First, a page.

After recent beer reviews of Pilsner Urequell and (Czech) Budweiser I have a story to tell The Brew Club about this particular lager; so grab yourself a bottle of your preferred brew (or better still a bottle of Staropramen) and settle down. This might take a while.
Once upon a time, in the summer of 1990, I bumped into a guy in my local. Being my local, and being a fairly friendly local at that, we started chatting. I mentioned that I was shortly to be going to Prague with my best mate Jon and our wives. My new friend had recently returned from Prague (this was just after the velvet revolution) and over a couple of pints he extolled the virtues of a city that he had fallen in love with.
Fast forward a few weeks, and Jon and I found ourselves exploring the beer halls of this fabled city. We found a book describing the best of the old beer halls and the local brews they sold, ranging from U Flecku which has brewed its own beer since 1499, through to Staropramen which was probably the most widely available. I might write a separate article about those beer halls, many of which are long since closed, but today we’ll focus on ‘Staro’.
Contrary to which many people think ‘Staropramen’ does not mean ‘Star of Prague’ (although it undoubtedly is) but takes its name from the old mineral water spring in Smichov where the beer is brewed, ‘Staro’ meaning ‘old’ in Czech, ‘pramen’ meaning ‘spring’. We loved the beer, it was rich and hoppy and the vast oversized glasses meant we enjoyed a full head of aromatic Saaz hops with every glass.
We returned to the UK suitably enamoured with both Prague and its beers and got in touch with our new friend – let’s call him Alan (it is, after all, his name) and set out to try and help the Czech brewing industry. We founded the ‘Campaign to Protect the Czech Brewing Heritage’ and enlisted the support of some UK MPs to assist. To little avail, the Czech brewing industry seemed destined to self-destruct and, frankly, were hell bent on getting foreign investment and then selling their heritage down the river. The breweries had survived virtually untouched after what Michael Jackson described as ‘decades of benign neglect’, but quickly embraced capitalism and new technology. Traditional wooden brewing vessels soon made way for vast, sterile, steel mash tuns and storage silos.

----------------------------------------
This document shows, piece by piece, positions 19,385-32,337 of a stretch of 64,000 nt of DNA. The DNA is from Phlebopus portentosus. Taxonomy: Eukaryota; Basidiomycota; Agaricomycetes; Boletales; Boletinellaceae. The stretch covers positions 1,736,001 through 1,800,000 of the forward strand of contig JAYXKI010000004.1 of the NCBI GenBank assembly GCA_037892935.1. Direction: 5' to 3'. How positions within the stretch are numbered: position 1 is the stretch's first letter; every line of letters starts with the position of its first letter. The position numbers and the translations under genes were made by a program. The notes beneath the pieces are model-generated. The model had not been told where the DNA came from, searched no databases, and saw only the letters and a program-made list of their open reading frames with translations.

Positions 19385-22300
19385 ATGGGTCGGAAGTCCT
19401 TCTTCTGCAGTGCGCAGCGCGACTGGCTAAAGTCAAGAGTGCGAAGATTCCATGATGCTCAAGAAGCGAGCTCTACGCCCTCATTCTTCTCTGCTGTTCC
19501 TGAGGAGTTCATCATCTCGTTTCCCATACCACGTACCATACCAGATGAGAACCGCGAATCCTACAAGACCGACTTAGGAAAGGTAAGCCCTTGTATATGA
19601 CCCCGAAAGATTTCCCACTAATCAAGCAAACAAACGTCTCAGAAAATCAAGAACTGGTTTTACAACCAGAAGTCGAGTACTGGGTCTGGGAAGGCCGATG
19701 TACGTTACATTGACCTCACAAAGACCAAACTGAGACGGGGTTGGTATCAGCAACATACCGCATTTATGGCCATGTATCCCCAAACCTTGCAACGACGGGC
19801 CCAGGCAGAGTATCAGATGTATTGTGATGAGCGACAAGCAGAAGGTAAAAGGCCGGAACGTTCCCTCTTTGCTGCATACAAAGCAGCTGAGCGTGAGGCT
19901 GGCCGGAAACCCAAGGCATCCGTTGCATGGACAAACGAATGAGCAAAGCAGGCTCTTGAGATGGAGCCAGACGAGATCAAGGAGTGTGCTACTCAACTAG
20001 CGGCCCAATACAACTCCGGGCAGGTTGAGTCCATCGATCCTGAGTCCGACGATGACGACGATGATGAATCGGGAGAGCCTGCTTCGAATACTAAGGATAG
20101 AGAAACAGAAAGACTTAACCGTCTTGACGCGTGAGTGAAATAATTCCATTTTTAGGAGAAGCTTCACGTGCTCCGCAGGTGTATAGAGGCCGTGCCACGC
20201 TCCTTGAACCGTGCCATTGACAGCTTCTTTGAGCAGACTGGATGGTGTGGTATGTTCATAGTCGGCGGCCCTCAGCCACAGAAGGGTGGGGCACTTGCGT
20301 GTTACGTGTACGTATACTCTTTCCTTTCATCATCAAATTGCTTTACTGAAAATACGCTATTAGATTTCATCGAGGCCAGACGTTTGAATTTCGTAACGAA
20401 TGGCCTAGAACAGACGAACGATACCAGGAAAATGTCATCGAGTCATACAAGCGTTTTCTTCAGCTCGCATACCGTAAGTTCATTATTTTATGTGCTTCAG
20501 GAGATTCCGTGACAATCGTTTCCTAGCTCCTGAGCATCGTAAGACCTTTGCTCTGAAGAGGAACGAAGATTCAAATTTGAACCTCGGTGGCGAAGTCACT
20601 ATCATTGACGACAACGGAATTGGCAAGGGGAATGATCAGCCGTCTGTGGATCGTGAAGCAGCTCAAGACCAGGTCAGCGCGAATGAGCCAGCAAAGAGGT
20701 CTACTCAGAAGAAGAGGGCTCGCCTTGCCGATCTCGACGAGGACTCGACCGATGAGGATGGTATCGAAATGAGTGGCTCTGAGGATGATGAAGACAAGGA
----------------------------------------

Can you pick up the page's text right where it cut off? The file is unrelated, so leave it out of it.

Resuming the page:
However, we had made some friends, and one day (this being 1994 -1995 and in the days before emails) Alan received a fax from the Brewmaster at Smichov. He explained that the brewery group was likely to be sold to a foreign brewer and he hoped that it would be Bass, as he respected their brews. We faxed him back and congratulated him, and warned him about ‘brewing under licence’. He faxed us back asking about the practice. We suggested he speak to the brewmasters of Lowenbrau (then being brewed in Romford, Essex), Kronenbourg (then and now brewed in Reading, Berkshire) and Becks (only ever brewed in Bremen). The Brewmaster from Staropramen was horrified and insisted that a clause be put in the Bass (now InBev) contract that Staropramen would only ever be brewed in his beloved Prague and only using water from the old spring.
And, to this day, more than twelve years after the Prague Breweries takeover, this remains true. Admittedly some cost cutting has crept in, and the export brew is less hoppy than we remember from that halcyon summer in Prague, but it’s a brew that has largely remained true to itself. If nothing else as a drinker, I believe Alan has assured himself admittance through the pearly gates when his time comes.
I know I’ve rambled on a bit, but I believe the story to be important, and if it isn’t told, then nobody will know!
So, back to Staropramen, first brewed at the Ostravar brewery in the Smichov area of Prague in 1871. The brewery was built to exploit the popularity of the new golden ‘Pilsner’ style beers that were first brewed in the town of Pilsen in 1842 and were at that time the toast of Europe. It’s widely exported throughout Europe and is available in the UK in 330ml bottles, 440ml cans and… on draught. Indeed I found a pub (The Albert) close to my office that serves Staro on draught.
The first thing you notice is the rich, creamy head (and if you’re as ‘careful’ as me, you then check that the Staro glass is over-sized so there’s room for a half inch of that rich foam and a full pint of liquid) with the delicate scent of the Saaz hops, grown in the sixty miles of farmland that separate Prague and Pilsen. Saaz hops are often referred to as the king of hops, and their delicate aroma can still be discerned in a glass of ‘Staro’. Okay so maybe it’s not as hoppy as it used to be – as has been observed by comments received, Hops are one of the most expensive ingredients used in brewing, and the easiest to cut back.
The beer itself is a bright pale gold, the colour of the Moravian barley that goes into the brew. The taste, well it’s slightly sweet, but with a gentle malty background flavour that soon surrenders to a hoppy bite. It’s refreshing, a creditable 5% ABV and on a hot summer’s day it’s probably hard to beat.
Staropramen also produce, as is traditional in the Czech Republic, a dark lager at 4% – this was traditionally a woman’s drink – and have rebranded the 4.8% ‘Platan’ ruby lager from their Branicke brewery as ‘Staropramen Granat’ (Garnet).
All are worth seeking out as examples of great lager making.
Four stars. Rating: